One trademark of teachers at Downe House is a love of their subject. Enthusiasm is an important means of motivating pupils since it is infectious. However, enthusiasm alone is not enough: a nuanced approach to classroom management is also needed to engage all pupils effectively.
We are fortunate to have a fully committed, highly professional and experienced team of teachers at Downe, and the appetite to learn from each other is strong. At a busy school it can be hard to find the time to share best practice – so we ensure that time is set aside for this purpose.
During one of our recent regular mid-week training sessions for all staff, four teachers – Mrs Barnard (History and Politics), Ms Thabet (Maths), Dr Hosker (Italian) and Dr Atherton (English) – shared some of the strategies they adopt to sustain high levels of motivation in their lessons. Here are just some of their ideas…
Set high expectations: Our pupils respond well when their teachers set high standards in terms of classroom routines and completion of work. They thrive in a secure learning environment in which they know their work will be checked fairly and rigorously.
Let them know you care! Effort levels peak when pupils know their teacher really cares about them. But – be warned! – caring is not necessarily fluffy. As Ms Thabet says: “When I care about you…poor you!” This is because she will be relentless! She will always follow things up, and she will be uncompromising with her rules and standards: “That’s my ‘brand’ of caring, and my pupils recognise it.”
Develop a good rapport: Everyone appreciates being noticed and appreciated. A simple “How was your weekend?” from the teacher, or noting an achievement in an extra-curricular activity, can be very affirming and motivating for any pupil.
Be invested in your feedback: Pupils need to feel that their teachers are invested in them. Individually tailored and detailed verbal praise or constructive criticism can convey this, as can prompt feedback about a task (always appreciated!).
Make it real: Pupils often engage best with a topic if they can relate it to the real world. In politics, for example, it can be very powerful when pupils bring their ideas and reactions to current events into classroom discussions. Similarly, sharing aspects of Italian culture can hook them into learning related vocabulary and grammar more effectively. As Dr Hosker advises: “Know your pupils and tap into their preferences.”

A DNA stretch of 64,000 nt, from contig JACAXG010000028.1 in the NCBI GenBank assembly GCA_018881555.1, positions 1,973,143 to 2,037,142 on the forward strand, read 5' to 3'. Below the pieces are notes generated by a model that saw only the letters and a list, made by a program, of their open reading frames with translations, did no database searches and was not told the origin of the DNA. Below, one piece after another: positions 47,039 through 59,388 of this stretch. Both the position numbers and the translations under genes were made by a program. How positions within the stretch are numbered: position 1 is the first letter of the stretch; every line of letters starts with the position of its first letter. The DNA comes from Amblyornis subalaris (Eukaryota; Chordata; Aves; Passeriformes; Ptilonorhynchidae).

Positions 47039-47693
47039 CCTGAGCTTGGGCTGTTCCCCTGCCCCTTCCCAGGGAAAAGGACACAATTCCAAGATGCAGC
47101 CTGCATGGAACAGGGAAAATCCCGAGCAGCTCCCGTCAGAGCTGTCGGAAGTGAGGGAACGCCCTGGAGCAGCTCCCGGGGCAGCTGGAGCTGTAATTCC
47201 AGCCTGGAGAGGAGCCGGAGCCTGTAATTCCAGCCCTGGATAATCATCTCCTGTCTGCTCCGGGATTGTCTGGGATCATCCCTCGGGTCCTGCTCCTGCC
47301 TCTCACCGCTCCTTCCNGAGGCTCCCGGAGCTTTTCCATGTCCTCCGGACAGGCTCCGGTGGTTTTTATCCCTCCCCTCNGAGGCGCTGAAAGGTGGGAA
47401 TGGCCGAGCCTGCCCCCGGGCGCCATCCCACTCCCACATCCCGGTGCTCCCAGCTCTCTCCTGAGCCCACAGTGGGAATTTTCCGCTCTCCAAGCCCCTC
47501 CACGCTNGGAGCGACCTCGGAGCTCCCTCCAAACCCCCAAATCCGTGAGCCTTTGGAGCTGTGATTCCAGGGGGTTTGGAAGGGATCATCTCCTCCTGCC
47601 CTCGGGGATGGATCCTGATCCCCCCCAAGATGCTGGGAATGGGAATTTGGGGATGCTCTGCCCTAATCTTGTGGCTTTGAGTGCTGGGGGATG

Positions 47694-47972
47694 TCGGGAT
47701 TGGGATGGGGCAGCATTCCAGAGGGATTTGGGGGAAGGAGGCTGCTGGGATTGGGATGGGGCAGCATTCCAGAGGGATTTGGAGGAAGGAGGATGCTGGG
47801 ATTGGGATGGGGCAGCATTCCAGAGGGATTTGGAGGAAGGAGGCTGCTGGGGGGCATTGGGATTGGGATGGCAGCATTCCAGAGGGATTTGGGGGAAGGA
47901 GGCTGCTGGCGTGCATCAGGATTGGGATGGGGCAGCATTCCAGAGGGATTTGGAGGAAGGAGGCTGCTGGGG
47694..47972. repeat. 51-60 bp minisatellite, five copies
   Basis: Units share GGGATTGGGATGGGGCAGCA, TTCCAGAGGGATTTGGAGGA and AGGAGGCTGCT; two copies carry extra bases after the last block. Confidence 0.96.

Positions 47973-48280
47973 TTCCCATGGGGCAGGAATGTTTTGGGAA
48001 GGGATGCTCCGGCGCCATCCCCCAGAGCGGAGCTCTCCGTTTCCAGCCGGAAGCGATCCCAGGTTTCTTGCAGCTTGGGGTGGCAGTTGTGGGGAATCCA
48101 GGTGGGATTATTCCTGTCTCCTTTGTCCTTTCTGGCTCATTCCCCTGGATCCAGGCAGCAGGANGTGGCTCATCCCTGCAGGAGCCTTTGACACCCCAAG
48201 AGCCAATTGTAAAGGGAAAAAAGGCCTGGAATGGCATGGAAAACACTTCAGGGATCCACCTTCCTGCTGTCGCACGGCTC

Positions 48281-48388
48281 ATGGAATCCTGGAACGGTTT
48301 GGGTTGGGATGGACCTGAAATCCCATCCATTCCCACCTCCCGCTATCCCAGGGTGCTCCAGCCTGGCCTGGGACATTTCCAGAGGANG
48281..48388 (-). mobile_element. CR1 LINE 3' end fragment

Give pace to all lessons: All subjects have at least some lengthy topics which can be intimidating. Breaking them into manageable chunks, with regular review, assessment and praise, is an effective way to make progress. Some topics are inevitably less engaging than others: but if the teacher is seen to be looking forward to teaching something ‘boring’, it ceases to be boring!
Active is better than passive: Our pupils prefer to be active participants rather than passive observers. It is important to give them time to think and to interact with each other during lessons. A variety of tactics within the same lesson – for example, an interactive start, then some quiet thinking time, followed by an explanation or exposition from the teacher – can be a particularly good tactic.
Learning is a two-way process: It is important to ‘model’ learning to our pupils: we can learn from them. It is affirming for a pupil when they bring their own knowledge or experience into the classroom and share it with their teacher and fellow pupils. It could be something they have seen in the news or read in their spare time. As Mrs Barnard says: “When this happens, let them know that you are enjoying learning with them.”
Clarity is important: When introducing new concepts, it is important to take sufficient time to ensure that no-one falls behind. If necessary, take more time than you had planned. Our pupils appreciate clear explanations and the time to practice and check their own understanding. This is key to building confidence and independence. Some will learn faster than others, so it is important to have both reinforcement and extension activities available to enable pupils to work at their own pace before moving on to new topics.
Tech is great! Everything in moderation, but there is so much software that can provide variety, texture and differentiation to the learning process. Multiple choice questions on Kahoot are very popular, and OneNote and other platforms are great for collaboration between pupils and other interactive learning methods.
Mistakes are fine and important: It is essential for pupils to engage with their own mistakes – to feel OK about making them, and to be able to recognise them and work through them. It can be highly effective for pupils to practice and to check their own answers with a sheet of solutions. They need to know they can solve problems without their teacher. It can take effort working through mistakes, but the rewards and confidence from getting there in the end are powerful for lifelong learning.
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My thanks to our teachers quoted in this article, and I hope some of their recommendations are useful to other teachers and pupils out there.
Mr Matthew Godfrey
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